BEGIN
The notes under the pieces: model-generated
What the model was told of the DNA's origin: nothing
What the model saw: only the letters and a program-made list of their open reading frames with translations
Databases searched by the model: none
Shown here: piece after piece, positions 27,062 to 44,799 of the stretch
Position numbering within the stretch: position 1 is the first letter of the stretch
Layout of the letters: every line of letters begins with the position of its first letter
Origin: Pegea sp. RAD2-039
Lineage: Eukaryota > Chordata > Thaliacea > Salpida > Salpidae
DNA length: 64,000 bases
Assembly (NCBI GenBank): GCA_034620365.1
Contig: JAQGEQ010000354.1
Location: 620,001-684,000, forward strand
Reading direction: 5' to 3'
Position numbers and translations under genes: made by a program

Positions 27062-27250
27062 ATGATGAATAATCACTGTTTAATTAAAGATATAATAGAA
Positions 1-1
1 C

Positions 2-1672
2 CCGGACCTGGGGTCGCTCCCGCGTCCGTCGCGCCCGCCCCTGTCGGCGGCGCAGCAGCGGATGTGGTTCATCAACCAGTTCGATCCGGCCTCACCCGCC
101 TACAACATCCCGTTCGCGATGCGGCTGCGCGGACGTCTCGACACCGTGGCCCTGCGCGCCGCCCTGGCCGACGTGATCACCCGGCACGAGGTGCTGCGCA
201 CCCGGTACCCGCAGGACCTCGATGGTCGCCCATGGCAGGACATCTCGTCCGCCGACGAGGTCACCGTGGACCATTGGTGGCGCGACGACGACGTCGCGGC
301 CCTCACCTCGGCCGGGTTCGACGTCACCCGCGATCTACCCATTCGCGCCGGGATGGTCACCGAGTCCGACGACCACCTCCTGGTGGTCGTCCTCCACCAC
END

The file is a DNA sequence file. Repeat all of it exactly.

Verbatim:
The notes under the pieces: model-generated
What the model was told of the DNA's origin: nothing
What the model saw: only the letters and a program-made list of their open reading frames with translations
Databases searched by the model: none
Shown here: piece after piece, positions 27,062 to 44,799 of the stretch
Position numbering within the stretch: position 1 is the first letter of the stretch
Layout of the letters: every line of letters begins with the position of its first letter
Origin: Pegea sp. RAD2-039
Lineage: Eukaryota > Chordata > Thaliacea > Salpida > Salpidae
DNA length: 64,000 bases
Assembly (NCBI GenBank): GCA_034620365.1
Contig: JAQGEQ010000354.1
Location: 620,001-684,000, forward strand
Reading direction: 5' to 3'
Position numbers and translations under genes: made by a program

Positions 27062-27250
27062 ATGATGAATAATCACTGTTTAATTAAAGATATAATAGAA
Positions 1-1
1 C

Positions 2-1672
2 CCGGACCTGGGGTCGCTCCCGCGTCCGTCGCGCCCGCCCCTGTCGGCGGCGCAGCAGCGGATGTGGTTCATCAACCAGTTCGATCCGGCCTCACCCGCC
101 TACAACATCCCGTTCGCGATGCGGCTGCGCGGACGTCTCGACACCGTGGCCCTGCGCGCCGCCCTGGCCGACGTGATCACCCGGCACGAGGTGCTGCGCA
201 CCCGGTACCCGCAGGACCTCGATGGTCGCCCATGGCAGGACATCTCGTCCGCCGACGAGGTCACCGTGGACCATTGGTGGCGCGACGACGACGTCGCGGC
301 CCTCACCTCGGCCGGGTTCGACGTCACCCGCGATCTACCCATTCGCGCCGGGATGGTCACCGAGTCCGACGACCACCTCCTGGTGGTCGTCCTCCACCAC